We asked prolific Seattle-based Instagrammer of the Pacific Northwest’s epic, verdant beauty Berty Mandagie to share a few photos that characterize his journey into photography so far. And we snuck in some questions about what inspires him, how he works, and his advice for aspiring photographers, too.
How do you describe what you do? I am actually a middle-school intern at my church on the weekdays. I love working with middle schoolers because that is the age where you are trying to find your true identity as an individual and I want to be a part of that search and finding the student’s true self. And on the weekends I go out and adventure and do what I love most: take some photographs.
Was your path to what you’re doing now straightforward or a bit circuitous? My path was a bit more on the circuitous side, especially when it comes to photography. It takes a lot of time and effort to learn the art of photography. But I love doing it–it never feels like a job. It’s always been something I am passionate about, ever since I was a kid.
What’s your average day like? Well, I get up, have breakfast, get ready for the day, go to meetings, finish some projects. And have lots of coffee throughout the day because I love coffee. And sometimes when I have some off time, I go out with friends and shoot.
What or who do you look to for inspiration? When I take photos, I want my photos to tell a story without me telling it through words. I want the photo to speak to the people viewing it. For inspiration, I love Ansel Adams. The way he takes portraits, as well as landscape photography, is beyond words. He was crazy good.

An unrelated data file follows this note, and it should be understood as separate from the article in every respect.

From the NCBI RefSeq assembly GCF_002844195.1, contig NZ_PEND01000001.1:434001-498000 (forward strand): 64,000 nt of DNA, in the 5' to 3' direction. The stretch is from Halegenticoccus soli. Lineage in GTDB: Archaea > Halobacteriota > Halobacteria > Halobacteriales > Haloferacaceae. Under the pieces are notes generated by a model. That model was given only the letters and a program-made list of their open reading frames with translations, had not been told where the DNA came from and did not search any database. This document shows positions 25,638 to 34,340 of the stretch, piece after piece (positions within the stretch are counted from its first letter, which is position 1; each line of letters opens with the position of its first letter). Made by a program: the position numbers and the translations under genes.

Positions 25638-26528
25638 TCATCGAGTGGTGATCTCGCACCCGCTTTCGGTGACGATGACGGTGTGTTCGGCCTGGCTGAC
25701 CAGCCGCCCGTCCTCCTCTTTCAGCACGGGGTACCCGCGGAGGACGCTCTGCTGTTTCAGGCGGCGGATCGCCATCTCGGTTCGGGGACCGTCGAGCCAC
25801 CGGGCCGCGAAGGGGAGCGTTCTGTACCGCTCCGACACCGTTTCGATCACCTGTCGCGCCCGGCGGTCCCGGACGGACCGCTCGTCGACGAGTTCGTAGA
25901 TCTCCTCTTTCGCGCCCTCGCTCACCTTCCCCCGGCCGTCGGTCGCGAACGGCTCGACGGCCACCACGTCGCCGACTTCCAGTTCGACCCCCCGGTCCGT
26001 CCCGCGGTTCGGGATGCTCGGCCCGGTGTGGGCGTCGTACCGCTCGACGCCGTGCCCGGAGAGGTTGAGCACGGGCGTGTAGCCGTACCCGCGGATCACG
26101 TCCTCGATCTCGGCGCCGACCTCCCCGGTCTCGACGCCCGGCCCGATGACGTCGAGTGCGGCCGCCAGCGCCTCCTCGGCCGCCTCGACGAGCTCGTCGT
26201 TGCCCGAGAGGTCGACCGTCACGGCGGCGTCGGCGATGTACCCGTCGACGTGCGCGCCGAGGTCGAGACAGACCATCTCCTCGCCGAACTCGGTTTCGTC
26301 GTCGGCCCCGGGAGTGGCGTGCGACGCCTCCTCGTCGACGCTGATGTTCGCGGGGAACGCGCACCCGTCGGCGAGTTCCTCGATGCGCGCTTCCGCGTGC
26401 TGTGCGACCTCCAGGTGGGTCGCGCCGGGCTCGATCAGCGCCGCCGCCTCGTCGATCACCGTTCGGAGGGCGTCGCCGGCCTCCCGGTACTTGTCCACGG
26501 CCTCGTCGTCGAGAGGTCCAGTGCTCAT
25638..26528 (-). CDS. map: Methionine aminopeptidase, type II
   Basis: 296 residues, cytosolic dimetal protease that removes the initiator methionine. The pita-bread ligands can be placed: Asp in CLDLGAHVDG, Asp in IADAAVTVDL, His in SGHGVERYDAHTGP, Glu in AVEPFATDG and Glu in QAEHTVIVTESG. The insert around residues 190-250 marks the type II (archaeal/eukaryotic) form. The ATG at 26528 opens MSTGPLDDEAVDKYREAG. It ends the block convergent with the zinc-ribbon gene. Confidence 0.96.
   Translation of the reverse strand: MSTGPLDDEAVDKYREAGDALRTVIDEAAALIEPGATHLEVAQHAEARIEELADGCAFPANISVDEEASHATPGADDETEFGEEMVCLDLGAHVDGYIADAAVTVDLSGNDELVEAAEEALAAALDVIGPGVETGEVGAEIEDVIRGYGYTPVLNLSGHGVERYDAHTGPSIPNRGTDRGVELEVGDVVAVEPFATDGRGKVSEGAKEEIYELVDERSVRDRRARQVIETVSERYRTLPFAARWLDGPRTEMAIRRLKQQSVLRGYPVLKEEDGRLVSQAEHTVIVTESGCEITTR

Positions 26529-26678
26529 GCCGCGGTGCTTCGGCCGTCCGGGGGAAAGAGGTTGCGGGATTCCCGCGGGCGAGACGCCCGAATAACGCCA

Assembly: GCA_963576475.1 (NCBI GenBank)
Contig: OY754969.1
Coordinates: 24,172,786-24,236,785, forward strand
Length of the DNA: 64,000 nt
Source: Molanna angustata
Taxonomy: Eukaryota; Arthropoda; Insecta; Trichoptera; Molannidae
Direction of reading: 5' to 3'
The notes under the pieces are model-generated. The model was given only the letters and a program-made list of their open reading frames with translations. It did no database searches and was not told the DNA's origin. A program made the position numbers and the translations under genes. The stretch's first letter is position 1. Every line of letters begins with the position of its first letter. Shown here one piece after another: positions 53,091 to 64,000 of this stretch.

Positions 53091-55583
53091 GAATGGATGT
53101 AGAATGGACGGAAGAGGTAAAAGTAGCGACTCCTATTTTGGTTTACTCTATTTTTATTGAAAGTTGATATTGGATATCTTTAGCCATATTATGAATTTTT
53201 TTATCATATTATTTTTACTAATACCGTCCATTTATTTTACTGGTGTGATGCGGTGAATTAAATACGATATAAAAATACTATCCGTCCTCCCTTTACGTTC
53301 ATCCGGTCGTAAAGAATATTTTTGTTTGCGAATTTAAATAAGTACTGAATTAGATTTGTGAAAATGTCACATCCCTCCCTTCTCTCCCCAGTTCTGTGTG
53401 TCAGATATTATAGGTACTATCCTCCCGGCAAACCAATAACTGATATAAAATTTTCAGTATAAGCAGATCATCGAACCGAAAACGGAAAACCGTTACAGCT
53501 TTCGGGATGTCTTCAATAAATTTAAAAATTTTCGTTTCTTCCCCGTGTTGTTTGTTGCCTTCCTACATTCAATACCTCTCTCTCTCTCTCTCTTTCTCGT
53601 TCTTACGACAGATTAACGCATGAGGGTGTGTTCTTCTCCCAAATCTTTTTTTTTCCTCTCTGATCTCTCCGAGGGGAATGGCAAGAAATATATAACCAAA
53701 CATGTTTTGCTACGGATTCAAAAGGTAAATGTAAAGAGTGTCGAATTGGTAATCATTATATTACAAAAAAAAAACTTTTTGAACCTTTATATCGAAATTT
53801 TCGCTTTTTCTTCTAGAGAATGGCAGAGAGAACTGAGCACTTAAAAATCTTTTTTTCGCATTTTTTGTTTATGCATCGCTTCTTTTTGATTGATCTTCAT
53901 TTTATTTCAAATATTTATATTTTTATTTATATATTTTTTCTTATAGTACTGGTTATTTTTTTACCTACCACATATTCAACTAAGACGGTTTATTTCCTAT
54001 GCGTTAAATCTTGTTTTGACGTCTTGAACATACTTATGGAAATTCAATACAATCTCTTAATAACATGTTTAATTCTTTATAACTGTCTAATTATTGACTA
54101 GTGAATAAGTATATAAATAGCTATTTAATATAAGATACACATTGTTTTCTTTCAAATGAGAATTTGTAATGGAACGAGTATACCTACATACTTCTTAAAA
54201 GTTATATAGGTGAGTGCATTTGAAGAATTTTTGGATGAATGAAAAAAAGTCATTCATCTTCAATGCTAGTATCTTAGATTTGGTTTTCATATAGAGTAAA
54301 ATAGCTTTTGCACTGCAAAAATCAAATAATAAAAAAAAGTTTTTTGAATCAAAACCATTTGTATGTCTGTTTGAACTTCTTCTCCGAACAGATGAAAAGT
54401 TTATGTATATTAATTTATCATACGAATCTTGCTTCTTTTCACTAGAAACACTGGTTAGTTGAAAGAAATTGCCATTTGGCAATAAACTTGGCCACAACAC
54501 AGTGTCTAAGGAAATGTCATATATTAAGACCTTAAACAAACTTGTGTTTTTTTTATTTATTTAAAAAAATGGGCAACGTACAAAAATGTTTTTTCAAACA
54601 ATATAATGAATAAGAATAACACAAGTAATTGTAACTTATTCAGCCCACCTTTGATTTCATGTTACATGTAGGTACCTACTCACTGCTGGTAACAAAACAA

Did you ever feel pressure from people around you to do something different? Not really. I tend to just tune out what others are doing around me and focus on what makes me happy. I love traveling and taking photos of the people I meet along the way. I love hearing people’s stories because they are all so different. I admire other styles of photography but I am never pressured to change my style.
What’s your advice to someone who wants to do what you’re doing? I would say, especially if you are just starting out as a photographer, you should focus on you! Focus on what makes you happy. At the end of the day, you’re not trying to make others happy with your photographs, you’re trying to make yourself satisfied with your own work. Once you do that, then you can focus on how to inspire others. Because truly, that is what life is about. It’s all about inspiring others and inspiring yourself.